Instead, though, Jessika and Aaron invited me to joint them and their little dog Ramona (a Boston Terrier) for a walk in the nearby forest along a trail in the Rivanna Trails network. Their house is in a fairly dense suburban environment, and there are a bunch of big cheap tightly-packed houses in a new development just to the south. But beyond that is a deep forested ravine with a babbling brook and trails that go for miles (in this Google Maps view, it is labeled "Jordan Avenue Park"). All of this could be accessed on foot without much concern for even an off-leash Ramona being hit by a car. Perhaps because of a combination of the depressed housing market and the advanced state of indoor entertainment, the intervening neighborhood of big cheap houses had an eerie, unpopulated quality.
Aaron is a professional photographer, and he'd brought an enormous camera with which to photograph little snatches of nature. Unfortunately, he didn't see a pair of red foxes (watch out Ramona!) until they bounded away.
We were the only people on the trail for our entire multi-mile walk, though we did pass through another suburban neighborhood as part of the loop back to our start. Part of it included a wonderfully creepy pederastic-fantastic playground (seen here inside an isolated circle of asphalt) where hundreds of teeanagers have probably smoked pot, made out, and thrown rocks at kitty cats.
For most of the walk I was hoping to find sassafras. Instead, though, mostly what I found was its relative Spice Bush. But about three quarters of the way through our walk I finally found a seedling that I could uproot. And there it was, that gorgeous sassafras fragrance. "We can make tea!" I said. "How about flavored vodka?" Jessika replied. "Yeah," said Aaron, "let's make sassafras vodka!" Later on in the walk we found a place where Eastern Juniper (aka Red Cedar) had fallen across the trail and been cut up by whoever maintains it. I showed this to Jessika and she thought she should come back some time with a saw to get some with which to line the inside of her closets. Holding the only piece of it small enough to carry, she seemed to be liking its smell about as much as I was liking the smell of the sassafras. Had anyone been outside in the new development of big cheap houses, they would have been perplexed to see us emerging from the forest, both of us holding our respective sticks up to our noses. But the only witnesses were members of a murder of crows sitting shoulder-to-shoulder on the railing at the precipice of an impressively-tall stone retaining wall.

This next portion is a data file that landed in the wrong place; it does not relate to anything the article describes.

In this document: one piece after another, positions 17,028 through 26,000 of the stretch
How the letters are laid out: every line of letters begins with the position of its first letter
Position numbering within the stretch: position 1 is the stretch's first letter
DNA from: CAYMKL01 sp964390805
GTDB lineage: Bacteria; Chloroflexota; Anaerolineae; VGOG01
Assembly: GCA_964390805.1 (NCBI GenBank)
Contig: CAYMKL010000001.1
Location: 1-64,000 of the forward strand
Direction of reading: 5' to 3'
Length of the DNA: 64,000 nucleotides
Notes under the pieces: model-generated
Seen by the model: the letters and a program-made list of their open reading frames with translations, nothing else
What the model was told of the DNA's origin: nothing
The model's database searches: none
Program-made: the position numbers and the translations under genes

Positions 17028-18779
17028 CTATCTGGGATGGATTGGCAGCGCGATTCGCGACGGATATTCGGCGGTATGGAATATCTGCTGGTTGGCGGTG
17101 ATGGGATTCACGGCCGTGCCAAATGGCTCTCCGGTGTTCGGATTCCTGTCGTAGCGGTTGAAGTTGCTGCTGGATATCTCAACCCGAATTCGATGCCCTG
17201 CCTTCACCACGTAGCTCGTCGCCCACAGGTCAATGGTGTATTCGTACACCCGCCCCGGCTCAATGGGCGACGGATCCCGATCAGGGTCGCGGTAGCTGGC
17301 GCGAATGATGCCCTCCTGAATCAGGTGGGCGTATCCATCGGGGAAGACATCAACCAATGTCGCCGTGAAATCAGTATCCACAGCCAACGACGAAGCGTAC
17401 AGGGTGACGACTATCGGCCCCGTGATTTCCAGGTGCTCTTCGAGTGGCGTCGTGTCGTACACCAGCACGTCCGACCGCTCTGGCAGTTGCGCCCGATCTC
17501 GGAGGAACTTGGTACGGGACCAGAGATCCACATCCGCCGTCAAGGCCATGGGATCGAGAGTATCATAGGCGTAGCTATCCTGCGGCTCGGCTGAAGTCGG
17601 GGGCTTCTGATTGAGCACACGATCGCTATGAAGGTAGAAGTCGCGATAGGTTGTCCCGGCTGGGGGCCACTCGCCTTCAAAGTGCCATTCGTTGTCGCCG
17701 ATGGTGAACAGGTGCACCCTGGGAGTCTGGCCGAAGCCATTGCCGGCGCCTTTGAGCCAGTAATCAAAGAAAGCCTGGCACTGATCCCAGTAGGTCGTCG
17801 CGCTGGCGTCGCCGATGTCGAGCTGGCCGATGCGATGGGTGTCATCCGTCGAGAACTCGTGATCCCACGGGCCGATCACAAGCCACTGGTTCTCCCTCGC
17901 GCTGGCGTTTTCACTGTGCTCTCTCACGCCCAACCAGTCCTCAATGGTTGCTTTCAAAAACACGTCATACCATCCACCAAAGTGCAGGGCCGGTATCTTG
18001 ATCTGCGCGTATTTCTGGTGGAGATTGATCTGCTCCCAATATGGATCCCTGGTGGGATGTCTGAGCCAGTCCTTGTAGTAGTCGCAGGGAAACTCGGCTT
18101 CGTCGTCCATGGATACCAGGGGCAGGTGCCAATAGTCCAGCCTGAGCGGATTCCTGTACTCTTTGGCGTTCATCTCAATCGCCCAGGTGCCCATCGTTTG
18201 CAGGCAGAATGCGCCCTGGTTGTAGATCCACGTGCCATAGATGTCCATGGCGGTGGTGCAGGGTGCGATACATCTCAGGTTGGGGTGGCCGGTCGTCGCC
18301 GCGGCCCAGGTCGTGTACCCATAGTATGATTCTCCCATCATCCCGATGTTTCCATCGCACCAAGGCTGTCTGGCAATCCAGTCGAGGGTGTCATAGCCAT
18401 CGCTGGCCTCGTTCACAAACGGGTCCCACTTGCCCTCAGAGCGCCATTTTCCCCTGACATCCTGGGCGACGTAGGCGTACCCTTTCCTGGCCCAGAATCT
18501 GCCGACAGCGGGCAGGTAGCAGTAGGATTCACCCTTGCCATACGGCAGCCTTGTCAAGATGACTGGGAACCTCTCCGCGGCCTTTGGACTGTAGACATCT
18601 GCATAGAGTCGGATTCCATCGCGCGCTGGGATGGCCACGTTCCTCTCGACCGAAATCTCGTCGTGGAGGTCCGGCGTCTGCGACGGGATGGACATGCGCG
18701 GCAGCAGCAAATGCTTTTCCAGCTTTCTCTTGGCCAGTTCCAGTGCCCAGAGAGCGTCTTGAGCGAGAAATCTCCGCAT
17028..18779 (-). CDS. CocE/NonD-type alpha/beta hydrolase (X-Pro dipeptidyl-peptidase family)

Back at Jessika and Aaron's house, I started grinding up the sassafras in preparation for the experimental manufacture of sassafras vodka. Jessika had found me a fine cheese grater of the sort used for shaving ginger. The problem, though, is that sassafras root is hard and woody in a way that few household spices are (excepting, perhaps, cinnamon bark). It took me a good 20 minutes to shave that root down into a pile of sawdust, and even then I hadn't done it all. Meanwhile Aaron had gone to the liquor store and come back with Svedka vodka (which is the Ikea, Volvo, or Abba, though probably not the Saab, of vodka). I poured the vodka over the sassafras sawdust in a container and proceeded to shake the concoction for about twenty minutes while listening to another couple of podcasts Jessika had queued up. One was about a 50 page hand-written porn "novel" a woman wrote back when she was eleven and the other was about a guy who (worst case scenario!) lost control of his bowels while on a picnic with his date in Central Park. (I wish I could find these on the intertron, but they're proving elusive.)